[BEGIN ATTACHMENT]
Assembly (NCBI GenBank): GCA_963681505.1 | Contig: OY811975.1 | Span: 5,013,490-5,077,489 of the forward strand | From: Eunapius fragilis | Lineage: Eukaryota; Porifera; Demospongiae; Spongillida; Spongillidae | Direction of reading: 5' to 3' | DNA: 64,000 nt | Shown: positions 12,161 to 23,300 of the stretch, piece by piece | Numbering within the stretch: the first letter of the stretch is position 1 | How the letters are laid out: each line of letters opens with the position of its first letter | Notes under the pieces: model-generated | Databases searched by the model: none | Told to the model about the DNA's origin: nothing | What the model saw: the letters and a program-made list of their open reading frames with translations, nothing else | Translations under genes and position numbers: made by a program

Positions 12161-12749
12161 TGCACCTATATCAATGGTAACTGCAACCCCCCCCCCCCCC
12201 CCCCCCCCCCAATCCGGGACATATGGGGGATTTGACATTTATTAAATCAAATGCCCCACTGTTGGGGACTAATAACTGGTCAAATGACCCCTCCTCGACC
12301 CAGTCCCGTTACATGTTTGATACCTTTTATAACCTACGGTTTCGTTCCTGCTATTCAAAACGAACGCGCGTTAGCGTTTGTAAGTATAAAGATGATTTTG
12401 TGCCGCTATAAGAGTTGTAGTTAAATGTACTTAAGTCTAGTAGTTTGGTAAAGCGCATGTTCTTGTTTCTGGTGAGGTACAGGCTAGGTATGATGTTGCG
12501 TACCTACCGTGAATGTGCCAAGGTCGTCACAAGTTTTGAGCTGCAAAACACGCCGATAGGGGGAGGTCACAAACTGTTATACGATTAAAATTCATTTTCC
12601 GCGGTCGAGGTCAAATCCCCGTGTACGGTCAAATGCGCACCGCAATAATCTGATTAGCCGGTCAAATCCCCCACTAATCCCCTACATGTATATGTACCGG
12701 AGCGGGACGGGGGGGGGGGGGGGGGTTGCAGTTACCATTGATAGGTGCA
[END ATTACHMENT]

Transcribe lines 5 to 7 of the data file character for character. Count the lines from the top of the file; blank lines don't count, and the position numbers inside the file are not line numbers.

12301 CAGTCCCGTTACATGTTTGATACCTTTTATAACCTACGGTTTCGTTCCTGCTATTCAAAACGAACGCGCGTTAGCGTTTGTAAGTATAAAGATGATTTTG
12401 TGCCGCTATAAGAGTTGTAGTTAAATGTACTTAAGTCTAGTAGTTTGGTAAAGCGCATGTTCTTGTTTCTGGTGAGGTACAGGCTAGGTATGATGTTGCG
12501 TACCTACCGTGAATGTGCCAAGGTCGTCACAAGTTTTGAGCTGCAAAACACGCCGATAGGGGGAGGTCACAAACTGTTATACGATTAAAATTCATTTTCC